• ryankrol 5 years ago

      Just like the article said, Kaz is only 26. He is learning how to be a finesse pitcher after being a flame thrower, which is very hard for any pitcher to do. And he’s obviously struggling with his confidence in doing so, especially after what happened in October, which proves he’s not cocky little s@#t and knows what’s expected of him. Who ever said it was going to happen overnight. Plus, he’s been pitching much better since his return. Try giving the guy a little support. As a former pitcher myself, I know how hard it is to completely change one’s approach on the mound.

  4. scottyhalo 5 years ago

    What about Jordan Walden? I thought at one time, he was projected as a starter?

    • Obscurity 5 years ago

      Tommy John Surgery put an end to that and they moved him to the Bullpen as a response.

      • kdub53 5 years ago

        that sucks cause the kids got heat…
        seems to be all of the flame throwers get this problem..
        the chapman kids next..

  5. I think the Angels should try Kazmir as a reliever because he never makes it out of the fifth inning. He often appears to pitch well to a few batters, but once he’s in for multiple innings, his pitching becomes atrocious.

    • The_Porcupine 5 years ago

      I agree to try him in the pen. I think he can be a pretty good 2 pitch pitcher for an inning or 2. His durability issues have always been there, even in Tampa. And really, the Angels do need more help in the pen than in the rotation.

    • ogueira 5 years ago

      I’ve thought the same thing for a few months now. Kazmir isn’t helping the team as a starter, and their bullpen has had problems all year shutting down opposing offenses in the later innings. So why not give Kazmir a crack at the closer’s job? He still shows flashes of electrifying stuff, but he has problems with consistency and health – a job in the bullpen should minimize both problems, theoretically. I know his salary makes him a very expensive bullpen arm – but it seems to me the salary is a sunk cost, and if Kazmir is best suited for the bullpen, then he should go to the bullpen.

    • kdub53 5 years ago

      i like this…and see the point but thats a hell of an expensive reliever..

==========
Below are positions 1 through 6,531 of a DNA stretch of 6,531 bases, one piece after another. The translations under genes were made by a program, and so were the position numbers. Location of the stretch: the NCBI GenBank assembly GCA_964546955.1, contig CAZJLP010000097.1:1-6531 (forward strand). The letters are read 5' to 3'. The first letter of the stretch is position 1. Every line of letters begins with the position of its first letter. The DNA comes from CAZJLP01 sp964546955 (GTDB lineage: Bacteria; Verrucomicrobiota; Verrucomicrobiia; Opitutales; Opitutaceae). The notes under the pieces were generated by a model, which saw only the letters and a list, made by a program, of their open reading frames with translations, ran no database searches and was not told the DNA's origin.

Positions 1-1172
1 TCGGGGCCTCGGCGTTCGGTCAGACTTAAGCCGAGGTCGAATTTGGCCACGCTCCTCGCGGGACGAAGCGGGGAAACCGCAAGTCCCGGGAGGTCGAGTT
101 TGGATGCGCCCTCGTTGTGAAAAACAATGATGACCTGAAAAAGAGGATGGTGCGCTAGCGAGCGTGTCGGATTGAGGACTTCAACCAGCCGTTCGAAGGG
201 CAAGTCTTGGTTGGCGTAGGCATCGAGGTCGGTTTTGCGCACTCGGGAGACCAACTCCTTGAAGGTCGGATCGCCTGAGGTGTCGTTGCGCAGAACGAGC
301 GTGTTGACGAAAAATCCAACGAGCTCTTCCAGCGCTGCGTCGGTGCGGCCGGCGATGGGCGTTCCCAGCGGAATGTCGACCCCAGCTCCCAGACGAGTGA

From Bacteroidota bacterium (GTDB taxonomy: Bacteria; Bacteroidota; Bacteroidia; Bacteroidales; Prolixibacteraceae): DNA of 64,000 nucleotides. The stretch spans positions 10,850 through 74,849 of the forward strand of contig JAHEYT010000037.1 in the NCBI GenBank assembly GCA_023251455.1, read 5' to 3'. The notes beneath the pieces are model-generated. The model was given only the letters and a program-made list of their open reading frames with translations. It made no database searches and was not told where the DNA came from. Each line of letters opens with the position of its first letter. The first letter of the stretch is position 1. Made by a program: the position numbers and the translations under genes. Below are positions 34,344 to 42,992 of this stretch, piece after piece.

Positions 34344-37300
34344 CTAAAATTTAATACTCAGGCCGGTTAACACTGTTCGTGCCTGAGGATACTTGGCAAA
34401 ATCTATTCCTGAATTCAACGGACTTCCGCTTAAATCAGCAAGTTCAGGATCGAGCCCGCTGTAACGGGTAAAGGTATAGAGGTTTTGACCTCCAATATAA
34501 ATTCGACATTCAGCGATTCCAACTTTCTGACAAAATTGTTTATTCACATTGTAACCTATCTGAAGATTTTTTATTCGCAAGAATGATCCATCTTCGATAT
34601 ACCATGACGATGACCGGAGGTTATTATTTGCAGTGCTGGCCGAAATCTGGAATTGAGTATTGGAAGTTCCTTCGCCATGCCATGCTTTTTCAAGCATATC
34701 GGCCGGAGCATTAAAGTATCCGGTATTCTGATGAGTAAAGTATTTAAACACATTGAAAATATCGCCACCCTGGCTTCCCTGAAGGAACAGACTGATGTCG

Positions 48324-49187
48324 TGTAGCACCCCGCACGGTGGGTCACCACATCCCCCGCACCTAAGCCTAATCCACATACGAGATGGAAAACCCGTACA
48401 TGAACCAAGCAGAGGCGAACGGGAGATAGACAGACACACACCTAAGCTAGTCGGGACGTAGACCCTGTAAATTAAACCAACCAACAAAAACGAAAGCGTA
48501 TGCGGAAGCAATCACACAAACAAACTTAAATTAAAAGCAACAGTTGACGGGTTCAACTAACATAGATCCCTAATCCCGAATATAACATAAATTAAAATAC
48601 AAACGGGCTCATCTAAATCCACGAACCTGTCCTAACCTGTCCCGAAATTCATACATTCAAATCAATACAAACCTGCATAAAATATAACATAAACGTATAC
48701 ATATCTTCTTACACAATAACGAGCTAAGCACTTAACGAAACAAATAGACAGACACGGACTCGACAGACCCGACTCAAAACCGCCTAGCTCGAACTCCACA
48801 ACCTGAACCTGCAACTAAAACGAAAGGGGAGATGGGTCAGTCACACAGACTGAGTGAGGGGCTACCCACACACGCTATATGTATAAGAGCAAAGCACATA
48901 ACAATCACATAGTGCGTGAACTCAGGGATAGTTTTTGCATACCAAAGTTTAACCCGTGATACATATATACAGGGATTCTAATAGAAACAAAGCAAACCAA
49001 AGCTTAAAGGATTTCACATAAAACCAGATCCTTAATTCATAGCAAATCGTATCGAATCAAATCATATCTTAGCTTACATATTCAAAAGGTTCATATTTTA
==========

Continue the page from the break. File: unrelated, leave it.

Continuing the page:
• WasianCU 5 years ago

        He does make for an expensive reliever but really, we are on the hook for all that money no matter what he plays. If he helps the team most as a reliever and we are just using Bell or another young cheap player as the fifth starter, you aren’t spending any extra money and the team is getting better.

    • cookmeister 5 years ago

      i would only agree with this if he were making half of what he actually is

      • ryankrol 5 years ago

        Then what do you do? Keep him in the rotation and keep dealing with his struggles? That doesn’t make any sense.

  6. ze3 5 years ago

    I agree on various comments regarding Kazmir. If the Angels were to get a TRUE ACE, then I would say it would be one of the best rotations in baseball. If Cliff Lee becomes available Moreno and Reagins should go after him (a trade for Greinke would also work). I hope Crawford signs with the Halos in the offseason and we also need a big bat that can provide that much needed offensive 1-2 punch with K-Mo. OFFSEASON WISHLIST: CRAWFORD, AN ACE, AND A BIG BAT. Sincerely, an Angels fan.

    • cookmeister 5 years ago

      How big of a bat? not sure that there is enough money for all of that. Maybe Konerko or Dye to DH?

      • kdub53 5 years ago

        if you do that you are pretty much for sure giving up bobby …
        i dont mind the idea of konerko too much tho…but i wanna see bobby stay…
        if we get crawford tho..the only logical place would be dh for bobby…

        • cookmeister 5 years ago

          we need to trade Rivera for sure though, and maybe even Abreu. i would like Trumbo to get AB’s next year as well, but idk whats going to happen

    • ryankrol 5 years ago

      Define TRUE ACE. lol

      Angels have 3 pitchers in their rotation with extensive playoff experience. If you ask me, they already have 3 true aces.

      Crawford is overrated. His OBP is horrible for the type of player he is; and it hinges on him hitting .300. We don’t need another impatient bat. We need patience, which would have scored us 100 more runs, with all the HR’s this team hits, even when hitting in the .250’s w/ RISP. I basically just summed up the Yankees’ offense.

      We don’t need anymore big bats. We need patient bats; especially a leadoff hitter.

  7. The Angels need to trade Napoli and maybe Mathis for anything they can get. Napoli should get a nice return, I know alot of Angels fans want Napoli to move on to make way for Conger. BTW Peter Bourjos can FLY. I know this might be a surprise to some of you or some new news. *cough* But he needs to develop some pacience and a knack for getting on base, in order to wreck even more havoc on the bases. Take Brett Gardner for an example. He is invalueable to the Yankees because he is very pacience and gets on base a whole lot. He can steal second or move to second on a bunt or sacrifice fly. Which sets him up in scoring position. That’s why Scicoscia needs to be pacient with him because he’s gonna be an asset to Mike’s “small ball” approach. Oh and both B.G. and Bourjos play great defense, and have strong/accurate throwing arms. Still don’t believe in B.G.? Well, he’s a 5 WAR player…! Bourjos can become the same. Both players do need to also work on pitch selection and recognition and noticing the pitchers moves, in order to steal more successfully though.

  8. BK 5 years ago

    Funny, they called them both up late last night